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What Kinds of Answers


Do You Give?


     I once had a boss who answered every question with a question. It became so predictable, I hardly ever asked him something without having all the backup information ready … I guess he was more savvy than I first imagined; and I learned from the annoyance factor alone.

     I had another boss who spouted out “Yes” or “No” (mostly “No”) as a response to everything asked of her. And if you tried to ask an open-ended question, she would tell you to rephrase the inquiry for a “Yes” or “No” response! Except for gaining some insight on the management style of a control freak, I never learned much of anything from her.

    When you answer some one’s question, do you elaborate on your thinking? By sharing your rationale, are you cultivating leadership or teamwork? Does this way of dealing with others take more time and effort? Absolutely. Is it worth it? Only you can say.

     The bottom line though would seem to be that when you have a business-vested or personal interest in the individual asking for your opinions, advice or decisions, you will probably be more interested in sharing the reasons behind your answers.

     So then along comes all the great psychological motivational gurus armed with studies which prove that those with whom time, patience and effort are spent will rise to the occasion and outperform those who are ignored or who are not taken so securely under the wing.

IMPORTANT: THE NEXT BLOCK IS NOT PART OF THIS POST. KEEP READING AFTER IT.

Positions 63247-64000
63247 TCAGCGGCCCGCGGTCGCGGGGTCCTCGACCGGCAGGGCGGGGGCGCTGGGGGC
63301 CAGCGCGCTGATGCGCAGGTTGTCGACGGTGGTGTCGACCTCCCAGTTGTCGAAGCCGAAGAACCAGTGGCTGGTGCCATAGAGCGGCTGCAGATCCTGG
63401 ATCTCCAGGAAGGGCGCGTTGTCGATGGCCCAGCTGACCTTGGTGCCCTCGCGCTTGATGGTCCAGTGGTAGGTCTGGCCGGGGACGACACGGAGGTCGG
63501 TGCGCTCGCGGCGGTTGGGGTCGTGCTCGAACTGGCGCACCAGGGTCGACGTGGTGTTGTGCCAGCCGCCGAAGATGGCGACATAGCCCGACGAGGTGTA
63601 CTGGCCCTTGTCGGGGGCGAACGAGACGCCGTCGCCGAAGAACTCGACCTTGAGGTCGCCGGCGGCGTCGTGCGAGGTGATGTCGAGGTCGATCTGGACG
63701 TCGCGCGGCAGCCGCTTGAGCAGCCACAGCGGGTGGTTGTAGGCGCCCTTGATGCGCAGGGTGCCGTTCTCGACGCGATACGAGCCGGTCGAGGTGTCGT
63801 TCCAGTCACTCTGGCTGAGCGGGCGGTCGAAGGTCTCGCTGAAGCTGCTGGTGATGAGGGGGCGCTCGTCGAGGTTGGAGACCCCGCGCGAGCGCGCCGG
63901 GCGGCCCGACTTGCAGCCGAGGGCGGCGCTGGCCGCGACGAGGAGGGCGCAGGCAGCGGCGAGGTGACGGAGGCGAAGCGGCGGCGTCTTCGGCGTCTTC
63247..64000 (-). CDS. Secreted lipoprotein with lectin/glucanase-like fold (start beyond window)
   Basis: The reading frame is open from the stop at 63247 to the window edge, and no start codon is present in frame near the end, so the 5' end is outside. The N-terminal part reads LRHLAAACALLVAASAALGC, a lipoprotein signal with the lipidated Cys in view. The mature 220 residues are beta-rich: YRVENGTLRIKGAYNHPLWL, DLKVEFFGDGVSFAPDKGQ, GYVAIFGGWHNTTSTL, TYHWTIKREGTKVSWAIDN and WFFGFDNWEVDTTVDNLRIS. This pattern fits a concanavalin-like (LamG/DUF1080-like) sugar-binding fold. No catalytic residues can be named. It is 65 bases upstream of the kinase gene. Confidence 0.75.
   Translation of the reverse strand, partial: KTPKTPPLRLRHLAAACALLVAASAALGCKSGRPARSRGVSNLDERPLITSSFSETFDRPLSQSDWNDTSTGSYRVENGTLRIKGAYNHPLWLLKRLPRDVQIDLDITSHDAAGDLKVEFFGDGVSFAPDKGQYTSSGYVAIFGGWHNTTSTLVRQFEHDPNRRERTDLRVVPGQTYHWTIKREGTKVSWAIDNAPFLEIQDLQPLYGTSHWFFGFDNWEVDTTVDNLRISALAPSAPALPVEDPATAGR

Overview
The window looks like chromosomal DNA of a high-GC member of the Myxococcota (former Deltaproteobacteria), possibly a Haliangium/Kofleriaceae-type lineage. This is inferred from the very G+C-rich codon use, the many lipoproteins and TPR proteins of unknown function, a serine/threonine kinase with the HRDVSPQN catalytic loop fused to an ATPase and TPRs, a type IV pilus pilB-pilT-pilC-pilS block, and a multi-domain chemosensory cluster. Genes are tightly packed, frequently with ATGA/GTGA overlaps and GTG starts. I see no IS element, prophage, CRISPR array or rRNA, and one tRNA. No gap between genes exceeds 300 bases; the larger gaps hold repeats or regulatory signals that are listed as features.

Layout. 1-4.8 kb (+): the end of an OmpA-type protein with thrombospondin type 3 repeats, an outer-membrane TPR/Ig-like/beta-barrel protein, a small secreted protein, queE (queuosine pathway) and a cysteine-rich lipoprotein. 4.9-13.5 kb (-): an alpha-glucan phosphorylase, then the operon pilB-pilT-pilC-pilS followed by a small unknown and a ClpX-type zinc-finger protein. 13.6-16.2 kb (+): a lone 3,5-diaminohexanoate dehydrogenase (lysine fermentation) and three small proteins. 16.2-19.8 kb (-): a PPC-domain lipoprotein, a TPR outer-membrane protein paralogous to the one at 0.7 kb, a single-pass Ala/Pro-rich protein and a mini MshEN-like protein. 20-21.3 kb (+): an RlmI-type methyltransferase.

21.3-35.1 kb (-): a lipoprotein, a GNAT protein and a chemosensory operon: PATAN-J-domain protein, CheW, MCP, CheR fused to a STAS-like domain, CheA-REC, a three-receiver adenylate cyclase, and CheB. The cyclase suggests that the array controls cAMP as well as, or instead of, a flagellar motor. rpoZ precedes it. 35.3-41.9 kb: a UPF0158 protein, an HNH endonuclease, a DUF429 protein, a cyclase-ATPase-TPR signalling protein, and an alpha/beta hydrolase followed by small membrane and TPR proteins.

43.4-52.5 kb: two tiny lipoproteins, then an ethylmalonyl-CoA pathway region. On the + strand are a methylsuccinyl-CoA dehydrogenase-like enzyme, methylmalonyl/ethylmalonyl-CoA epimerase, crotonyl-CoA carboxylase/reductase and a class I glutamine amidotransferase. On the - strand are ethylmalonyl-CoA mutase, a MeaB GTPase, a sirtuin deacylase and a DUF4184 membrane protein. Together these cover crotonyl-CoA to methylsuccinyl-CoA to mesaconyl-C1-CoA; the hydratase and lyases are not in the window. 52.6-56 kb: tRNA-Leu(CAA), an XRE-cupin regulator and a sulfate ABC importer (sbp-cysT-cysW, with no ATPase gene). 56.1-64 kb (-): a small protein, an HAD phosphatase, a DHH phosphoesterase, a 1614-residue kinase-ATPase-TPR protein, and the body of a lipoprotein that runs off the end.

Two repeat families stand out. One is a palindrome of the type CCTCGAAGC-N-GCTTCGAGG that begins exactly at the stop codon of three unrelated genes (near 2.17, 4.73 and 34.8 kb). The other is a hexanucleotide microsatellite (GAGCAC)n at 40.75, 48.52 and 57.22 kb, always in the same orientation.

Aha! Does that then mean if you explain yourself to some and not to others, you are exercising bias and perhaps precluding the potential success of those you simply snap at with your “Yes” or “No” verdicts?

     Short of sitting in some corner and chanting “Life is just one big manipulation operation and the chips need to fall where they may!” you might want to consider the following:

A snappy retort that’s not pointedly requested is an insult. It presumes the individual posing the question has no value and is not worthy of your time and energy.

Every question asked of you represents an opportunity to teach, and a chance to demonstrate leadership by example.

The way that you respond to questions is as important as your answer in the lineup of how others measure your leadership value, your trust, and your reputation.

Thoughtful questions and answers form the cornerstone to the building of employee loyalty and exceptional performance. And those qualities are the makings of innovative thinking, increased sales, heightened productivity, and a solid posture in the communities your business serves. 

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